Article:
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How Much Do Military Support Welders Make? 2024 Salary Statistics

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military support welder welding tank

Are you thinking of getting into the welding field? Or are you wondering if you should continue with welding school? The military may be an option for you. If you are thinking about joining the military in support of welding, this job description will give you an overview military welding and the salary statistics.

So, who are military support welders? What do they do? And how much do they make? This article will look at everything you need to know about military support welders.

 Let us jump right in!

Who Are Military Support Welders?

Military support welders (MSW) provide welding services in a welding department of the military unit. The welding department may be located in the military unit’s maintenance or repair shop. In addition, it can be in a central maintenance facility for the military unit. The work performed by military support welders include:

  • Welding
  • Brazing
  • Soldering metal parts

Usually, military support welders do a lot of work that other welders cannot do. It takes a lot of skill and the use of large machinery. You also need many parts to make a weapon, even a light machine gun or a helicopter. But military support welders follow directions, build the weapon, weld it, test it, and repeat until it works.

Military support welders usually have decent jobs in factories and tool shops. They also work on ships or at construction sites. Most military support welders work indoors. Others work outdoors, making tanks or helicopters.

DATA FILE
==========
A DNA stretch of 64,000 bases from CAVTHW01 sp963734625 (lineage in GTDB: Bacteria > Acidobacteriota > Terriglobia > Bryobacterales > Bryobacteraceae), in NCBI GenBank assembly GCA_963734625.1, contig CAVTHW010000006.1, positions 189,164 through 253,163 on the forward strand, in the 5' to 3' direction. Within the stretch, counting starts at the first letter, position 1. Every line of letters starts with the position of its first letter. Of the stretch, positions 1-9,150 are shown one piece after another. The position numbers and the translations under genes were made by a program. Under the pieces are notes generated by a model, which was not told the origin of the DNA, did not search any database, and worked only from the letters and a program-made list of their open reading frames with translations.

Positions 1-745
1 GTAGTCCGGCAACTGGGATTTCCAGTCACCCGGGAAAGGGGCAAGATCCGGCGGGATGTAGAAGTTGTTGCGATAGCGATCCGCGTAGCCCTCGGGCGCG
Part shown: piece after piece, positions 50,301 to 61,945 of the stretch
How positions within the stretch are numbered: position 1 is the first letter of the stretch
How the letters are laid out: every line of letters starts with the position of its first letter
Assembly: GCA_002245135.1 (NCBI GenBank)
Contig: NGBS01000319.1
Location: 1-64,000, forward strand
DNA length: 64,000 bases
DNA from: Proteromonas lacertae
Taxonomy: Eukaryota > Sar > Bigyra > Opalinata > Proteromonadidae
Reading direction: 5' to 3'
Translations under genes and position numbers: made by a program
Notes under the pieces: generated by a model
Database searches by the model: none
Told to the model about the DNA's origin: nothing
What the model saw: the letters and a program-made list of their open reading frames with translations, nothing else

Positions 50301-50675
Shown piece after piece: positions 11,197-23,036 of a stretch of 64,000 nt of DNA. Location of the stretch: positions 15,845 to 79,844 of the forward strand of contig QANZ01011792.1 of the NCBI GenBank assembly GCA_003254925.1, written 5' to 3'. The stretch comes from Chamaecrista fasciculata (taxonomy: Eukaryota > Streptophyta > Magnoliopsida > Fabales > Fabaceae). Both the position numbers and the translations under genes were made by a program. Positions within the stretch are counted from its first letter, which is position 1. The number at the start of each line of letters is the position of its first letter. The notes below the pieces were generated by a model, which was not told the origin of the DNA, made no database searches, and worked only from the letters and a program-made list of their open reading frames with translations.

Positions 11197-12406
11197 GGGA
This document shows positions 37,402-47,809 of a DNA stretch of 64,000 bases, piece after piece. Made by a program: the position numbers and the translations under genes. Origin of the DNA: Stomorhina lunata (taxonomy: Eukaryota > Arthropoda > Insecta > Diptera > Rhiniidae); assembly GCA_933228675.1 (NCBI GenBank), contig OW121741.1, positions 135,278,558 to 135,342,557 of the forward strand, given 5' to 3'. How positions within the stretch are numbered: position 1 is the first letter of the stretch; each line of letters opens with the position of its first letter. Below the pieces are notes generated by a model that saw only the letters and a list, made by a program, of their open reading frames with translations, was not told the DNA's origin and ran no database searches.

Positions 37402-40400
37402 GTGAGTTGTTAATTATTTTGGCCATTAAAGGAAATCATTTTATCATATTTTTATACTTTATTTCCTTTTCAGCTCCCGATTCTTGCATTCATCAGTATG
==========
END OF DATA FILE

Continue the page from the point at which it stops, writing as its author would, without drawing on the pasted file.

Although military support welders build weapons, they do not have anything to do with their use. They do not load the guns, aim them, or even fire them.

military support welder
Image Credit: SviatlanaLaza, Shutterstock

Average Salary for Military Support Welders

The average salary for military support welders depends on which region they operate in and the position they hold. The most lucrative areas are generally Southern California. Here, companies pay a top military support welders around $70,000 a year.

Let us now look at the average salaries of military support welders in detail. Most of the data is according to the US Bureau of Labor Statistics.

How Much Do Military Support Welders Make Hourly?

The military employs between 75,000 and 100,000 support welders. On average, each welder makes about $23 per hour. However, each welding job in the military is different. Therefore, you can make $18 an hour on a tank, or you can make $25 an hour on an aircraft carrier.

Daily Earnings

The Bureau of Labor Statistics keeps statistics on support welders in the military. The BLS states that the median pay for support welders in the military is $184 per day.